• Because of the steeply mounting number of families owning automobiles and possessing the leisure time, income, and desire to see and enjoy America's wealth of scenic and natural beauty, both close to home and at far distances.
  • Because our rapid urban and metropolitan growth is increasing the need for and decreasing the open-space resources for outdoor recreation.
  • Because of substantial economic benefits generated by tourism and sightseeing made possible by attractive roads and parkways.
  • Because of the great potential gains in aesthetic and recreational benefits known to be associated with future road planning, design, and construction activities

The interagency study, A Proposed Program for Scenic Roads and Parkways, was published in June 1966. This study is perhaps the most exhaustive review of the subject matter. Its principal elements included the following:

  • Reasons for a scenic program.
  • Benefits of a program.
  • Definitions and criteria for scenic roads and corridors
  • Engineering and landscape technical considerations.
  • Complimentary [sic] facilities and their operation.
  • Existing scenic roads (local, State, and Federal).
  • Survey and inventory data.
  • Recommended minimum program.
  • Expanded program.
  • Financing, administration, and planning.
  • Research and development.
  • Signs and markers.

In 1965, President Lyndon B. Johnson sent a special message to the U.S. Congress on natural beauty for America. In it the President discussed beauty for America's cities, countrysides, highways, and rivers, as well as issues such as pollution, clean water, clean air, solid wastes, and other environmental concerns.

White House Conference on Natural Beauty

The President called for a White House Conference on Natural Beauty. This conference was held May 24 and 25, 1965, with some 800 delegates and additional observers. Among its important panel discussions was one on scenic roads. The conference proceedings, Beauty for America [published by the Library of Congress, 1965], are well worth reviewing.

Highway Beautification Act of 1965

During the same time when much was being said and written on the need to undertake scenic preservation programs, the U.S. Congress enacted the Highway Beautification Act of 1965. It provided for the scenic development and road beautification of the Federal-aid highway systems. Following these efforts, nothing further was done because of competing budgetary and policy demands until 1973.

Feasibility of Developing a National Scenic Highway System

In 1973, the U.S. Congress directed that a study be made to examine the feasibility of developing a national scenic highway system. (Federal-Aid Highway Act of 1973, Section 134(a).) The Federal Highway Administration prepared the report to Congress, An Assessment of the Feasibility of Developing a National Scenic Highway System. This [1974] report was based upon analysis performed by contract and an interagency advisory committee.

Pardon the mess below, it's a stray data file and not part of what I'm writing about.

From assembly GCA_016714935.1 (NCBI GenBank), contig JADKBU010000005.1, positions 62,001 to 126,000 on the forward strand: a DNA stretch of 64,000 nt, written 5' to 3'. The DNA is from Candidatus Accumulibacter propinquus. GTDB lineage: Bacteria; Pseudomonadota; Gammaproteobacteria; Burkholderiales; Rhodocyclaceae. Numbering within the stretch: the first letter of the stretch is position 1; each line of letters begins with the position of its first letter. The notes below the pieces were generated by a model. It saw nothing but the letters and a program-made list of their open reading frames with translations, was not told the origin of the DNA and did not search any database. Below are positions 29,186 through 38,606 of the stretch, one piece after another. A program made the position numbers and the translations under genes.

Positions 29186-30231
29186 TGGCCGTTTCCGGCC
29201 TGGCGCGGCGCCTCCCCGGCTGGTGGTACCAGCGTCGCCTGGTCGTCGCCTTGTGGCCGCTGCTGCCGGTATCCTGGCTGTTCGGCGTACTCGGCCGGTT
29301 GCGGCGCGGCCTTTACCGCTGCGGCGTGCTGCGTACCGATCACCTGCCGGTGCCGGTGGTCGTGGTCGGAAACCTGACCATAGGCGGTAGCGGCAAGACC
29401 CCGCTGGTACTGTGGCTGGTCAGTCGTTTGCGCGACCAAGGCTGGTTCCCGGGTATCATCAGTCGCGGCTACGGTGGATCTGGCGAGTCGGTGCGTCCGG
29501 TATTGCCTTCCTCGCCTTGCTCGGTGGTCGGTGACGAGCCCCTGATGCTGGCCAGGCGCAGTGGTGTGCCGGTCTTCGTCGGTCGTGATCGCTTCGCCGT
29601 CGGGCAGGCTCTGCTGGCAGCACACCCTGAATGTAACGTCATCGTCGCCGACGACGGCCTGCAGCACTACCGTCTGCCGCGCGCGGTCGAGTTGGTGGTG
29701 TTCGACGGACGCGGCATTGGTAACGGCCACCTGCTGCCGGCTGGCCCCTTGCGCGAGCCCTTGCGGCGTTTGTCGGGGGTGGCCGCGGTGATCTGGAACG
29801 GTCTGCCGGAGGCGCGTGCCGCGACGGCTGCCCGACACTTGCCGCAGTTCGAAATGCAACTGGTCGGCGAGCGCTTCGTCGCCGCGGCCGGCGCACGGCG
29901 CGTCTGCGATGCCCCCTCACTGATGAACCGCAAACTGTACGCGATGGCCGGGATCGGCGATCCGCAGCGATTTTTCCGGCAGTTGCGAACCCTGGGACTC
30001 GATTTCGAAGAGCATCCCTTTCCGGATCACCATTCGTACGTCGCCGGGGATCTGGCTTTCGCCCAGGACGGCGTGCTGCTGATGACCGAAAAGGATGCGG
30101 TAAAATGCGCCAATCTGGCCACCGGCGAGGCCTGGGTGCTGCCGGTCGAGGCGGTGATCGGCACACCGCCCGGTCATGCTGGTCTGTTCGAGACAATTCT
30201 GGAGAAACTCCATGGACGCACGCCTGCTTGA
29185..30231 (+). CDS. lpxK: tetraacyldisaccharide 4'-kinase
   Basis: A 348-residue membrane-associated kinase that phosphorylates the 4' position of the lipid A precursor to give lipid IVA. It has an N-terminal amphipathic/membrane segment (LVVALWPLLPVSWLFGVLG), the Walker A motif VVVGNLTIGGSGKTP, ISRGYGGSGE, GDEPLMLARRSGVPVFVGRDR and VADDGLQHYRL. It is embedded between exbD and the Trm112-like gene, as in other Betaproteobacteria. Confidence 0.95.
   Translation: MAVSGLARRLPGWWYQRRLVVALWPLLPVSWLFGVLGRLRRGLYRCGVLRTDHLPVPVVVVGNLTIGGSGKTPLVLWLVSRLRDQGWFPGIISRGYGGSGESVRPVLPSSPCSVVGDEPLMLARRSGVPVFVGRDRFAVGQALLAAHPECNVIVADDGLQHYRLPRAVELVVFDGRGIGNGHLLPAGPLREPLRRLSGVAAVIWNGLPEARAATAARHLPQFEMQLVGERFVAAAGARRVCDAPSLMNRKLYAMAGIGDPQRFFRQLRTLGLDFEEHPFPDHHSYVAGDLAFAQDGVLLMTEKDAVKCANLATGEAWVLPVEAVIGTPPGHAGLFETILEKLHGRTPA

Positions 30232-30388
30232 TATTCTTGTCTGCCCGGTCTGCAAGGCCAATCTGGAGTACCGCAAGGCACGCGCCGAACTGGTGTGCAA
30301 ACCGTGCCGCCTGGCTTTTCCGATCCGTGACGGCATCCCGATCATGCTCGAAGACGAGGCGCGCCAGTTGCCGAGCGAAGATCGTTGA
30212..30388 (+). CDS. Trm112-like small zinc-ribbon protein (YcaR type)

Five major issues were identified:

  • National designation of scenic roads.
  • Corridor protection and scenic enhancement.
  • Complementary facilities.
  • Urban emphasis and energy efficiency.
  • National connectivity.

The report sketched three alternative potential programs and recommended a preferred approach. In view of national objectives involving the conservation of energy resources (oil embargo), it was found desirable not to establish a new categorical grant program providing funds exclusively for scenic roads. Rather, it was suggested that basic highway construction costs should be funded from existing Federal-aid programs. Finally, the report suggested that Federal legislation provide for the designation of existing high quality scenic highways and for the protection and enhancement of scenic resources on and adjacent to such facilities.

American Outdoors

Outdoor recreation and the scenic road are inextricably interrelated with each other. During the early 1960's, the Outdoor Recreation Resources Review Commission (ORRRC), chaired by Laurance S. Rockefeller, undertook a series of studies on recreation in America and environmental elements. These studies concluded, "that the Nation's recreational patterns were being transformed dramatically by expanding population, increased leisure time, greater mobility, and growing affluence."

To follow up the work of the ORRRC, in 1985 President Ronald W. Reagan, by Executive Order 12503, established the Commission on Americans Outdoors. This commission, chaired by Lamar Alexander, published its findings in 1987, updating the ORRRC reports of the 1960's. The 1987 report includes three recommendations outlined below, that are specifically related to scenic roads:

  • Local and State governments should create a network of scenic byways and take action to protect the resources.
  • The U.S. Congress should establish an incentive program of matching grants from the Highway Trust Fund to encourage scenic byway designation, development, and protection.
  • Private sector and government partnerships should provide information on scenic byways.
Updated: 06/27/2017